Her departure from Ottawa opened new horizons for her in Toronto. There, she was employed at window display under René Cera at the T. Eaton Company. In both cities, she was active in theatre. She had been actress and dramatist in Ottawa and in Toronto designed scenery for the Hart House Theatre. In 1937, she married Norman MacLeod (originally from Fredericton, N.B.), who became Vice-President of the Balabon-Gordon Company, Inc., of New York City, a firm of contractors and engineers. The MacLeods moved into their New York apartment soon after their marriage. In the years that followed, they had one daughter, Jane, and Pegi MacLeod began filing her sketch book with studies of Jane and her friends at play. Many of her paintings done in Ottawa had been children at work at the Ottawa Public School Gardens on Second Avenue next to her own home. But the streets of New York City held a new challenge for her with their vigorous colour and action. Writing of her New York period, Donald W. Buchanan noted, “…there in New York, the actions and events she watched were so multitudinous, the sensations she obtained from colour and motion so fluid and changing, that her own extreme sensitivity to all these stimuli proved at times almost her own undoing. She tried to put down the canvas every aspect of the chaotic bustle that met her eyes from her windows on Eighty-Eight Street; she wished to leave nothing out. As a result, in many of those pictures, the surface overflows with figures in motion, it is packed with now sinuous and graceful, now wavering and erratic, lines and shapes. She tackled, one would think, the impossible in trying to depict so much within the necessarily restricted limitations of easel painting. Some of her conceptions demanded rather the vast space of murals. Yet, remarkably enough, one sometimes comes across single water colours – for instance, her impression she did of jostling crowds before the giant Christmas tree in Rockefeller Plaza – which in a small space, manage through subtle and brilliant colours and flowing line to give adequately to the spectator all she wanted to express of humanity, in its variety, rising vigorous and triumphant over the mechanism of the metropolis.”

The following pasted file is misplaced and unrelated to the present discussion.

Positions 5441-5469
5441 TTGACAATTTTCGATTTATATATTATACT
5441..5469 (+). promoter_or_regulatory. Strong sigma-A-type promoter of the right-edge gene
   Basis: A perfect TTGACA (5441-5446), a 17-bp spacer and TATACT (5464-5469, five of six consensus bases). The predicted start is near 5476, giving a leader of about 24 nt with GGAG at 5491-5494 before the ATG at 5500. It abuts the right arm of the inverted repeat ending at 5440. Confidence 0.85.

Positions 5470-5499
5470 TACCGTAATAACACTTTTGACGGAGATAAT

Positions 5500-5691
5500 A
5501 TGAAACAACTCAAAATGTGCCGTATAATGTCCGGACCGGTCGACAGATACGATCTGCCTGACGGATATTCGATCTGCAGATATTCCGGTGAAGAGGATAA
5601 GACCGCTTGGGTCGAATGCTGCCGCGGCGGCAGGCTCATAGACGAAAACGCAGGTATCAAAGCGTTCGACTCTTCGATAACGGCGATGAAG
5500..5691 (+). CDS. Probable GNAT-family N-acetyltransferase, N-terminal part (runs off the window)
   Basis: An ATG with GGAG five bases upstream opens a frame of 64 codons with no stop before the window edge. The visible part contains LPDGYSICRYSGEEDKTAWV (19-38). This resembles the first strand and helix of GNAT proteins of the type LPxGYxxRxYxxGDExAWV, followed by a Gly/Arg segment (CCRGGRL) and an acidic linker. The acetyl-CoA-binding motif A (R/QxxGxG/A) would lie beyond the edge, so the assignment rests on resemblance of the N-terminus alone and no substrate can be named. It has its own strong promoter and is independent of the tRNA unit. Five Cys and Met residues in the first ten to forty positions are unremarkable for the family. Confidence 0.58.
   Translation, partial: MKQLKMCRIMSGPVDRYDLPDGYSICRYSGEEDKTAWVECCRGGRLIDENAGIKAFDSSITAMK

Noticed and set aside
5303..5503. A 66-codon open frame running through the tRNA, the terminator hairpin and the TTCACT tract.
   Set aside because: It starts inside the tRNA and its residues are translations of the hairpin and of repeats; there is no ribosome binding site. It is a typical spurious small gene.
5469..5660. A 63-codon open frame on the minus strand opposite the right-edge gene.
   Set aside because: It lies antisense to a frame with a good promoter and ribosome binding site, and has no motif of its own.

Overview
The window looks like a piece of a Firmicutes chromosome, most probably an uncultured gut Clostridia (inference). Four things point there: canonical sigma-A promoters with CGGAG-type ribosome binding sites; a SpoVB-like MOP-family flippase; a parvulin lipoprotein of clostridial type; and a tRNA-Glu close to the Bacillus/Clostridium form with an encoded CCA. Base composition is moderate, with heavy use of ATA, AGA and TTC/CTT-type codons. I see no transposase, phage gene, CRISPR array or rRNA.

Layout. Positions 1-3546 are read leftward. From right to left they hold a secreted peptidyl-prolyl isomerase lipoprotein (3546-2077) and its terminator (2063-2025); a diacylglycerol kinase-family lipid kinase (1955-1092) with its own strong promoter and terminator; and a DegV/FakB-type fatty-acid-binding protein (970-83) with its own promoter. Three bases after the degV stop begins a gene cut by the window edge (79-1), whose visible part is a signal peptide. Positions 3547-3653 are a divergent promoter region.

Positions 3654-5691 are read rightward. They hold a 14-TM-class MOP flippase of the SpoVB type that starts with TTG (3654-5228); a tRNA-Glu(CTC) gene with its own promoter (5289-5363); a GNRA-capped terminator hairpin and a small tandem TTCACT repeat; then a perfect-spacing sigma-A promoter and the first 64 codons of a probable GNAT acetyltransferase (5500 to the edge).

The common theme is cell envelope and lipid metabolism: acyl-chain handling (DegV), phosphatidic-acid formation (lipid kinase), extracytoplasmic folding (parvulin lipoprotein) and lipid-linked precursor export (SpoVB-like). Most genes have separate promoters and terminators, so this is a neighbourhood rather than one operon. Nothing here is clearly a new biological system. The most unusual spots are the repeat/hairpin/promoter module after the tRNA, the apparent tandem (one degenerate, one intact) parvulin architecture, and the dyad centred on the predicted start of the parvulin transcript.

During the summers of 1940 until just before her death, she conducted art classes at the summer school of the University of New Brunswick in the “Fiddlehead Observatory” (Brydone Jack Observatory), originally built in 1826. Barbara E.S. Fisher described her school as follows, “You can’t help feeling when you talk to Pegi MacLeod that it would be great fun to let her ‘uncork’ your talents at Fiddlehead, or anywhere else. You could feel quite secure in her hands, because primarily she would encourage you in your own individual way of self-expression. In teaching, she devotes two weeks to formal drawing, using the great elms on the campus, the terrace, and the colorful Fredericton market as subjects. A 15-minute lecture each morning, and the students are on their own. The theory of color, as expressed by the impressionists comes next, and they go right into the use of oils, using one primary color at a time, with white, then one primary and one secondary, till when the six weeks have gone by, they are using the full range of colors.” The Daily Gleaner, Fredericton, recalled “Mrs. MacLeod and her young daughter were familiar figures in our community and many will recall seeing Pegi MacLeod painting from the steps of the City Hall, the colorful scene of the market.”